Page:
Although Google issued a patch for its Nexus line, hackers can have a field day exploiting a recently discovered lockscreen vulnerability on other Android products. “Even when users feel confident about locking their phone with a strong password, if their device is exposed to this exploit, it does not really matter how strong the password is,” noted Armando Leon, director of mobile at LaunchKey.
Google recently issued a patch for Nexus mobile devices to fix an Android Lollipop vulnerability that lets hackers bypass the lockscreen and gain control of mobile devices.
However, it could take weeks to months for manufacturers and service providers to roll out the patch for other Android devices.
University of Texas security researcher John Gordon discovered the vulnerability, dubbed “CVE-2015-3860,” and posted details and a video showing the how the lockscreen is bypassed on a Nexus device.
“The vulnerability appears to only be present in Android Lollipop. It was patched in build LMY48M of Android 5.1.1, released last week for Nexus users,” Gordon told LinuxInsider.
The lockscreen vulnerability affects only devices that have an active password lock securing the phone. That type of lock exposes a text field to accept data entry.
Other locking methods, such as pattern or PIN locks, do not provide a text field. The hack needs text pasted into that field to crash the lockscreen.
Gordon found that entering a long string of text into the password field while the camera app was active would cause the phone to crash. When that happened, the hacker could gain access to the device’s homescreen without having to input a correct password.
Gordon was not definitive on how widespread the vulnerability might be, but he referred to reports on Reddit and YouTube saying that the copy/paste functionality was missing on non-stock phones.
“It may still be possible to insert a large number of characters manually or with the help of a USB / bluetooth peripheral,” Gordon said. “At least one YouTube comment suggested success on a Sony Xperia Z3, but I have only tested it on Nexus devices.”
Other OEMs use modified lockscreens and camera apps that apparently do not permit exploitation of the vulnerability.
However, lockscreen security in general is iffy, suggested Lysa Myers, a researcher for Eset.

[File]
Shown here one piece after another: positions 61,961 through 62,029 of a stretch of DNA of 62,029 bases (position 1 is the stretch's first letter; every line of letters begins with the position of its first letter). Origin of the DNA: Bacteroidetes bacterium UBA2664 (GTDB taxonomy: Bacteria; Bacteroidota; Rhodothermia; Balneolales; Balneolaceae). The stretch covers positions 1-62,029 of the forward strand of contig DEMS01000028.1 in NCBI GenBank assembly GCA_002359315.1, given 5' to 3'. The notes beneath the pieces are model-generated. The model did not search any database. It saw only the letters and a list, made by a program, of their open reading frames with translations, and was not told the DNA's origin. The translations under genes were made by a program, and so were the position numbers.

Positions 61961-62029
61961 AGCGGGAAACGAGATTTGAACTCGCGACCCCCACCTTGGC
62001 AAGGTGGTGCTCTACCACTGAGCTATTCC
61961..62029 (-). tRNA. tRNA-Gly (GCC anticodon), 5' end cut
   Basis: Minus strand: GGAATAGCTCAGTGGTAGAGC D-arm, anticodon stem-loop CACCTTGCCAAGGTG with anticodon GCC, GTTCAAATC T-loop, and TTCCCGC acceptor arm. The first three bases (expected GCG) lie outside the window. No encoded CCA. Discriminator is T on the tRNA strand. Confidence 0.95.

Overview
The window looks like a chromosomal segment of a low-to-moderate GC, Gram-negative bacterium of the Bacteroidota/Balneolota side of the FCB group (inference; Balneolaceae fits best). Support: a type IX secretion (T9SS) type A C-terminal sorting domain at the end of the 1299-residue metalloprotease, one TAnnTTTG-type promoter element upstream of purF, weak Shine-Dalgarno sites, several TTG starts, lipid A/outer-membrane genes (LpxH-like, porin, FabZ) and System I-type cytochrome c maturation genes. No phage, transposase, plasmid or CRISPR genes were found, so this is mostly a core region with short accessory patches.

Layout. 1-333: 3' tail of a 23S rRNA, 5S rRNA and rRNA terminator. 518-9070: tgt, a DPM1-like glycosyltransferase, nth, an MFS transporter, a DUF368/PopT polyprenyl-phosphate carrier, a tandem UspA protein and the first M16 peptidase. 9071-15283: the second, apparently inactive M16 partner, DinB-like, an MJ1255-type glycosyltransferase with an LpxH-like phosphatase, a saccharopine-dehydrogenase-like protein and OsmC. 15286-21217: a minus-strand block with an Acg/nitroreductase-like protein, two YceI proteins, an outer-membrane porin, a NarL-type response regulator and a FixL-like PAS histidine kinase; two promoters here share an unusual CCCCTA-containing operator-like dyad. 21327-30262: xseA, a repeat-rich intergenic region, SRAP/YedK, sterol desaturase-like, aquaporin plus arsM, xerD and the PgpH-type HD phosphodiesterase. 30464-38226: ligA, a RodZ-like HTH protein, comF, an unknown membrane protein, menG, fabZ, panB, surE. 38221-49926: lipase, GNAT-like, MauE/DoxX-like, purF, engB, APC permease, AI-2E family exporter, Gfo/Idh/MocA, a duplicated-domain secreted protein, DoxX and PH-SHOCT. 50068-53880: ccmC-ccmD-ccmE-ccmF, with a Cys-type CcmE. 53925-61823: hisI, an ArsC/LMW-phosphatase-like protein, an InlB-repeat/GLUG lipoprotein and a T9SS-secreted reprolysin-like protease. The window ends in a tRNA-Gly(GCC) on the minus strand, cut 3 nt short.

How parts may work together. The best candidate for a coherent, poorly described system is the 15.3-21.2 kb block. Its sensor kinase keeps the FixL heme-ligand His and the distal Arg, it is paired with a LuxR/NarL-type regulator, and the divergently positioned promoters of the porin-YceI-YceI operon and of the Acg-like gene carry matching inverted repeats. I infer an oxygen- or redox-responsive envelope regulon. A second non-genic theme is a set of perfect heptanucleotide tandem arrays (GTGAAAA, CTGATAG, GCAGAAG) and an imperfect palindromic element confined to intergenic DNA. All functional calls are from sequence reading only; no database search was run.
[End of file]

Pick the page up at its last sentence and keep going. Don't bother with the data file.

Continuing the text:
“Lockscreen vulnerabilities happen on all mobile operating platforms,” she told LinuxInsider.
Indirect Patch Process
How great is the risk for non-Nexus Android device users?
“This is a major threat. Even when users feel confident about locking their phone with a strong password, if their device is exposed to this exploit, it does not really matter how strong the password is,” said Armando Leon, director of mobile at LaunchKey.
The main issue of Android lies in the lack of uniformity in software and security updates. Even when Google already released the fix, it comes down to manufacturers such as Samsung, Motorola, LG, HTC, among others, to patch their devices that still have that exploit, he told LinuxInsider.
“Afterwards, it depends on the carrier when carrier-specific devices need to be updated. Overall, it could take many months for most users to receive the patches. Some unlocked phones that are not really tied up to a carrier could get the patches fairly soon, but even that might take a few weeks. The worst part is that some devices might never receive the security update,” Leon said.
What Could Happen
Hackers can gain full control of a phone or tablet by exploiting this vulnerability. That can result in loss of personal data, as well as huge inconvenience.
“This is an interesting but difficult attack to carry out with any scale,” noted Cameron Camp, a resercher with Eset.
“There are few examples to point to in the wild right now, as it would take a dedicated attacker with a specific target phone of a specific version, and then the attacker would have to spend some uninterrupted time with the device,” he told LinuxInsider.
That said, the consequences for the user who is targeted could be major, said LaunchKey’s Leon. A hacker who managed to obtain an unpatched device could bypass the lockscreen altogether, thus gaining access to all of the data on the device — including applications, contacts, emails, text messages, photos, etc.
Prevention Beats Cure
Mobile device users should take three critical steps to protect themselves against the vulnerability, said Xu Xin, chief mobile security expert at 360 Total Security.
They should keep systems updated with the latest version. They should install antivirus software and keep the virus database updated in real time, periodically scanning their mobile phone. Also, they should close the USB debugging function, he told LinuxInsider.
Do not stop there, suggested Leon. Users need to find out if their version is affected by going into the Settings screen’s About section.
“If the version matches 5.0 up to 5.1.1 on a non-Nexus device, then they are probably vulnerable. If unsure, they need to check with the manufacturer or carrier to see if a recent patch fixed it, or if there is one coming down the line,” he said, noting that the most immediate way to protect themselves is by switching from a password to a PIN or pattern-based lock screen.